Sunday, February 5, 2012

February is Heart Health Month: Fiber+Heart Disease

Hello guys,

I’m back with another blog post. I hope that what I'm sharing with you today will inspire you to incorporate healthier foods into your diet.

AmericanHeartAssociation
February is Heart Health Month. Although heart disease affects men and women later in life, it is a work in progress. The foods we eat today definitely make a difference in our health later in life. Does anyone in your family have diabetes, high cholesterol, and high blood pressure? Is your mom, dad, grandmother, sister, brother, aunt, uncle? Did any of them suffer a stroke?

Trust that those illnesses/diseases /risk factors did not happen overnight. The developments of these risk factors have been a work in progress years ago. This could possibly mean that you are at higher risk for developing certain diseases as well. 

I know that I’m at a higher risk for developing a stroke, simple because my grandmother suffered a stroke later in life and so did her sister and most recently her nephew.
Here is my quick guide to lowering my risk of developing any of these risk factors. Hopefully, it is useful to you as well.

  •  I start my day with a nice bowl of whole grain cereal; typically old fashion oatmeal with half milk and half water or high fiber cereal. Why? Because high fiber cereals are high in fiber, which helps lower cholesterol and improve digestion
  • I make sure that I have at least 2 fresh fruits a day: Almost always bananas, oranges, pears, apples, and grapefruit. Other fruits with a good source of fiber are blueberries, blackberries, and raspberries. I typically have those berries in fruit smoothies that I make myself. Dried fruit are also great choices of fiber.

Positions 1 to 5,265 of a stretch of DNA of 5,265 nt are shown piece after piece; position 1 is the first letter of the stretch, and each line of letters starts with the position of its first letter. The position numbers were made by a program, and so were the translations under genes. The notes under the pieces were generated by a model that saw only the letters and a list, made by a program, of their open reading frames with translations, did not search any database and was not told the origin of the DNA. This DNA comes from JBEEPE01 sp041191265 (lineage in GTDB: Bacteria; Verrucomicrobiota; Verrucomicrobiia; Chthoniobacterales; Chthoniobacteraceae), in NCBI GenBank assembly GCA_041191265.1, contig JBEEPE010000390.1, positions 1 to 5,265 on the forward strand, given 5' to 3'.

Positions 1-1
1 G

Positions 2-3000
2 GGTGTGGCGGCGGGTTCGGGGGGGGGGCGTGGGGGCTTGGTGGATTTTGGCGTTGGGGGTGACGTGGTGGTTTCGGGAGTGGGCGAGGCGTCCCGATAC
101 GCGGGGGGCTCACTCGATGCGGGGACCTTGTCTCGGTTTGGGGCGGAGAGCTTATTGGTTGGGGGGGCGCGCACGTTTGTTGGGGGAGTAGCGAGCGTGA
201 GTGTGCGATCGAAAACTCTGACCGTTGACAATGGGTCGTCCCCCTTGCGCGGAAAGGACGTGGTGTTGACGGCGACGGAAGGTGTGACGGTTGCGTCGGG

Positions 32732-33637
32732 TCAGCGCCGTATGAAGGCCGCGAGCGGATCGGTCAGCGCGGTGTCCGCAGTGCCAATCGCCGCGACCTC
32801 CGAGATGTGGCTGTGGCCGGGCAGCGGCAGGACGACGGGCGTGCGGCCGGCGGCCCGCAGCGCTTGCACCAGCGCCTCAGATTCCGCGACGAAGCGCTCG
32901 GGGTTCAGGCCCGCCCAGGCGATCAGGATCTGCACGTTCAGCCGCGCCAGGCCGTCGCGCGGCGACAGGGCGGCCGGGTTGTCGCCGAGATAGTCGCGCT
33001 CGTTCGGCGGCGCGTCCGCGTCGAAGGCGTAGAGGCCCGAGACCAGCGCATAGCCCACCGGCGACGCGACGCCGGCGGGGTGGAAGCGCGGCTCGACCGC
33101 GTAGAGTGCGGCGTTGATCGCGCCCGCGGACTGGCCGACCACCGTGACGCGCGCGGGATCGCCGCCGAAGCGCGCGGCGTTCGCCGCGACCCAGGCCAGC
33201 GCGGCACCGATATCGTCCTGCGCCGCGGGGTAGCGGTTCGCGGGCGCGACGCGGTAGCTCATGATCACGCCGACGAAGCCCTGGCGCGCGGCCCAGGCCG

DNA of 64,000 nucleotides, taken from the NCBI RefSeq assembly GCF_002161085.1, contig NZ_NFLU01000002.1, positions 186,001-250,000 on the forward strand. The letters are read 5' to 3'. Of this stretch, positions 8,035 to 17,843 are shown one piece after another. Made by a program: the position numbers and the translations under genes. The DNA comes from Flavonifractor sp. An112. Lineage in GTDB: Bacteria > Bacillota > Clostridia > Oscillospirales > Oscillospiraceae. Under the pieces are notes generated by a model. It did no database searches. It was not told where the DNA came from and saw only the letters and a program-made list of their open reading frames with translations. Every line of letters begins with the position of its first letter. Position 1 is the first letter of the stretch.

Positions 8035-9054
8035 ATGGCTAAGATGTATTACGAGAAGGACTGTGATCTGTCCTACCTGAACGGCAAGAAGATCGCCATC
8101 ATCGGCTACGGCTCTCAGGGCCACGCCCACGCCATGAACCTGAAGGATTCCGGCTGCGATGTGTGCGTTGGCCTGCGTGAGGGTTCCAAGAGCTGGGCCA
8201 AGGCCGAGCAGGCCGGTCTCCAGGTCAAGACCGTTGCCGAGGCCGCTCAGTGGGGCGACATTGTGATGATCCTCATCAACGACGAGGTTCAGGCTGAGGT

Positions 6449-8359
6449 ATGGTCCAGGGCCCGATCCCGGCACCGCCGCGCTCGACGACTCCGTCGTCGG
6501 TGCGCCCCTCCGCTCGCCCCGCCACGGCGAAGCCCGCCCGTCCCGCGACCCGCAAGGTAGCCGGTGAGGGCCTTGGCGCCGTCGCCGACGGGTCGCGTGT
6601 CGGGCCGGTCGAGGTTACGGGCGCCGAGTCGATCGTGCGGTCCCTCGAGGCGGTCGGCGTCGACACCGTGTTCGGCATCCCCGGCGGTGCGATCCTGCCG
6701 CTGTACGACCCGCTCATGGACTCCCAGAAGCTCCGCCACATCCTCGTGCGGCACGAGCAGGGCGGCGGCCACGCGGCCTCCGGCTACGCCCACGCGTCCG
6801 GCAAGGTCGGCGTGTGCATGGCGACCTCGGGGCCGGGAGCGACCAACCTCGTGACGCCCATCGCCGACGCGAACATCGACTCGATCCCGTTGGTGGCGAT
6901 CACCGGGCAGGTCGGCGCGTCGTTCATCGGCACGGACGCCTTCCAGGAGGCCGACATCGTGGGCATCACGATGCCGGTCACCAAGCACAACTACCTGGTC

• Don’t forget your vegetables. They are packed with fiber. My all-time favorite veggies are broccoli, spinach, kale, carrots, bell peppers, snow peas, tomatoes…
  • Beans and peas are excellent sources of fiber. I love a handful of kidney (red) beans or black beans in my salad. And a handful of beans for me usually mean half a cup.
  • Whole grain breads and pasta are also good sources of fiber. Adding fiber to your diet can actually help prevent weight gain by making you feel fuller longer.

Chronic disease, such as diabetes and cardiovascular diseases, such as heart disease and stroke are increasing, which is so frustrating when they’re highly preventable. Know what you can do to help improve your health. Start by increasing fiber in your diet!


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